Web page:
It has recently been known that the Yayoi Period lasted for over 1,000
years from the 10th century BC to 3rd century AD. Many changes occurred
during this period: rice farming in paddy fields became prevalent; people
began to use metalwork; active exchange with the Asian continent started;
and society grew from villages to a State. These changes have led up to
Various topics related to the Yayoi Period will be introduced in an easy-to-understand manner to inspire interest in a wide range of age groups, including children who are learning history.
Awaji Island is on the Japan Heritage list as the first island in Japan’s creation myth. By showcasing the excavated artifacts that have rarely been open to the public so far, the exhibition highlights the rites practiced on the island and the political relationships and exchanges within the island and with the external world.
Shibi and Shachihoko are roof tile ornaments installed at the most prominent
place of a building. Shibi, shaped like a bird’s wing, were primarily installed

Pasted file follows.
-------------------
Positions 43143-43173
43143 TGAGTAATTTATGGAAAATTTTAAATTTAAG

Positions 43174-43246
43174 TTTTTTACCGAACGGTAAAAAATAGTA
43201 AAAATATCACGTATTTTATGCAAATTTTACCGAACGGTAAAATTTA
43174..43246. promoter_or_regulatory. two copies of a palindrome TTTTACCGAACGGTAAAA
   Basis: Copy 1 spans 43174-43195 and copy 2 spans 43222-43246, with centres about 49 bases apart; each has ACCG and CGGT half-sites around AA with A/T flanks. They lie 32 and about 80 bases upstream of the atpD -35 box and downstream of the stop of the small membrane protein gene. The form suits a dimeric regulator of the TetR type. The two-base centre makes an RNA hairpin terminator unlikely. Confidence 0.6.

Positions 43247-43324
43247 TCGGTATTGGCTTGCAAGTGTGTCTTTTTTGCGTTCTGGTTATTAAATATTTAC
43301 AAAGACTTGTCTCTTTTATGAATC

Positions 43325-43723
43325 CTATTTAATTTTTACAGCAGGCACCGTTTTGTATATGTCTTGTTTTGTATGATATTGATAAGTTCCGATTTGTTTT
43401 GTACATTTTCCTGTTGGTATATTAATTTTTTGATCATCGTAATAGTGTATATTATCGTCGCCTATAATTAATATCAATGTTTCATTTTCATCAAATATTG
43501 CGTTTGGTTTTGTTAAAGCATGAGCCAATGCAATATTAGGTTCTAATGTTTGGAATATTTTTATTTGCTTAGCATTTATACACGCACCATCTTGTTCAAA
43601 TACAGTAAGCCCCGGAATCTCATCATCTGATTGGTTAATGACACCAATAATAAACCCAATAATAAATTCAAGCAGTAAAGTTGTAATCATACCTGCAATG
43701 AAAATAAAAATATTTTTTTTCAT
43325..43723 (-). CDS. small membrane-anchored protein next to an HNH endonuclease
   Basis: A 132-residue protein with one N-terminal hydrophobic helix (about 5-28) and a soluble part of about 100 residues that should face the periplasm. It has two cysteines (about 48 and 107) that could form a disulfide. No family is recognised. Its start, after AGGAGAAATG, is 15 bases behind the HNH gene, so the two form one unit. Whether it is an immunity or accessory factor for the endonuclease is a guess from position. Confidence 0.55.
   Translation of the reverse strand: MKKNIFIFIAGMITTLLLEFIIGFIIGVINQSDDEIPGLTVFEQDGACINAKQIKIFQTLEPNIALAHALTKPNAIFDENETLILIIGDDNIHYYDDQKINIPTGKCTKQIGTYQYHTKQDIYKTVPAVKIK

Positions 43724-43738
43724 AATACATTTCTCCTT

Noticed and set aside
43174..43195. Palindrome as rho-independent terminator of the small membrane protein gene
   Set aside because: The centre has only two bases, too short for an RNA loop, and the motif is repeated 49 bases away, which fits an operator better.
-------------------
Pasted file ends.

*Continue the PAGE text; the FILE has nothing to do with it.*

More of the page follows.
on the roofs of ancient temples. Shachihoko, representing a fish with the
face of a dragon, were primarily installed on the roofs of castle keeps.
In addition to making the building look magnificent, they contain people’s
wishes to prevent fire and other disasters.
Visitors will be able to see up close the intricate expressions and elegant decorations on Shibi and Shachihoko, symbols of temples and castles, and learn about their changes throughout history and people’s wishes contained therein.
The results of excavation research conducted by Hyogo Prefecture are presented
in this exhibition.
Selected items from archaeological sites in the FY2020 research report and artifacts that were discovered in past excavation research and designated as cultural properties by the prefecture will be on display.